What happens when people buy guns through
There are no federal requirements that
private sellers need to meet when they sell firearms, meaning that they don’t have to run a background check, ask for
identification, or have their customers fill out any forms.
What happens when someone buys a gun at a
Gun shows involve sales by FFLs, who set
up tables at gun shows, or by private sellers, who are also allowed to
sell at gun shows. If the seller is an FFL, then they have to go through
the same process as they would at a store, having the applicant submit a
4473 and waiting up to three days before giving the either approval or
denial. If it is a private seller, there is no
background check required.
How are gun records stored?
All ATF records
about gun sales or owners are kept on paper,
not electronically, making it difficult to
search the records. The ATF is legally prohibited
from doing so.
A line has been added to
ATF appropriations bills that says that no
funds “shall be available for salaries or administrative expenses in
connection with consolidating or centralizing, within the Department of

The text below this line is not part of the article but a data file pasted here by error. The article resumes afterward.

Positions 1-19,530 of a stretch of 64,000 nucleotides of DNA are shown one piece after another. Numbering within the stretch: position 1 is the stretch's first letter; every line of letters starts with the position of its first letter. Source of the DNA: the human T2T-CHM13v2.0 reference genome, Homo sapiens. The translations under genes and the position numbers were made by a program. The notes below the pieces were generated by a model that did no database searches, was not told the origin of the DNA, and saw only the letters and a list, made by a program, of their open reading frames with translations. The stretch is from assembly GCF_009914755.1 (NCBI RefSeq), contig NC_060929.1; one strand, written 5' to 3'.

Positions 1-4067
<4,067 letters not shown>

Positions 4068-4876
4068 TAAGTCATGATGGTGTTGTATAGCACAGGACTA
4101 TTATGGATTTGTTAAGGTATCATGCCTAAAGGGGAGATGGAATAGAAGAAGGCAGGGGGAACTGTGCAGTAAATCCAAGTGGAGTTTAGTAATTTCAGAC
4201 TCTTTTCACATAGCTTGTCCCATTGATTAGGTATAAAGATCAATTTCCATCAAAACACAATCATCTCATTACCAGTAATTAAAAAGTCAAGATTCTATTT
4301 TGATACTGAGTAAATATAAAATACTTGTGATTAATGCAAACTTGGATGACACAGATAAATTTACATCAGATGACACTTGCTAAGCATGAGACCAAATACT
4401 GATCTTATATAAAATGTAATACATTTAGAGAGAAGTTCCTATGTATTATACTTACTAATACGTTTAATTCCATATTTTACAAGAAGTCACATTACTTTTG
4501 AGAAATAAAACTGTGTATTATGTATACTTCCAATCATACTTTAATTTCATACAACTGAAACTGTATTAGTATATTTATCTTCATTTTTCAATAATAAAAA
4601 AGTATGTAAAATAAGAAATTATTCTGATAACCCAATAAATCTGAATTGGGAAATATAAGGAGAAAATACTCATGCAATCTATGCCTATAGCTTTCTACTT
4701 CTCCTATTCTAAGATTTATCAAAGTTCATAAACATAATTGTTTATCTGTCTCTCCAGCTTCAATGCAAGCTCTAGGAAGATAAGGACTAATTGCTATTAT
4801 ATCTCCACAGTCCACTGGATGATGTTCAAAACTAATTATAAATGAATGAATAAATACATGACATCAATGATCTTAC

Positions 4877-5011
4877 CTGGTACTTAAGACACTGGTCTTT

Justice, the records, or any portion thereof, of acquisition and disposition
of firearms maintained by Federal firearms licensees,” as it says in the
2012 appropriations bill.
It was always understood that this was the
position of the NRA that they didn’t want to
have any government entity to have what was construed as a national
registration record keeping system.
When a gun shop closes down, they are
required to pass their records over to the ATF’s Out of Business Records
As of 2010 the records that were sent to the
Out of Business Records Center were then put on
microfiche, rather than in an electronic database. ( They probably
spent multiple times more money on microfiching than they would digitizing.)
How are traces run on guns involved in
When law enforcement is looking for
information on the owner of a gun that is connected to a crime, they run an
electronic trace, or e-trace, on the gun.
By looking up the gun’s serial number the
ATF can determine the manufacturer of the gun, and the manufacturer can tell
the ATF which FFL got that weapon. Then the FFL uses their Acquisition and
Disposition (AAD) book to look up the 4473 form that the purchaser of that
gun had to fill out when they bought it in the first place.
The tracing process is a
paper process. Dead slow and stop!
What is the National Instant Background
Check System (NICS)?
NICS is the system, which is run by the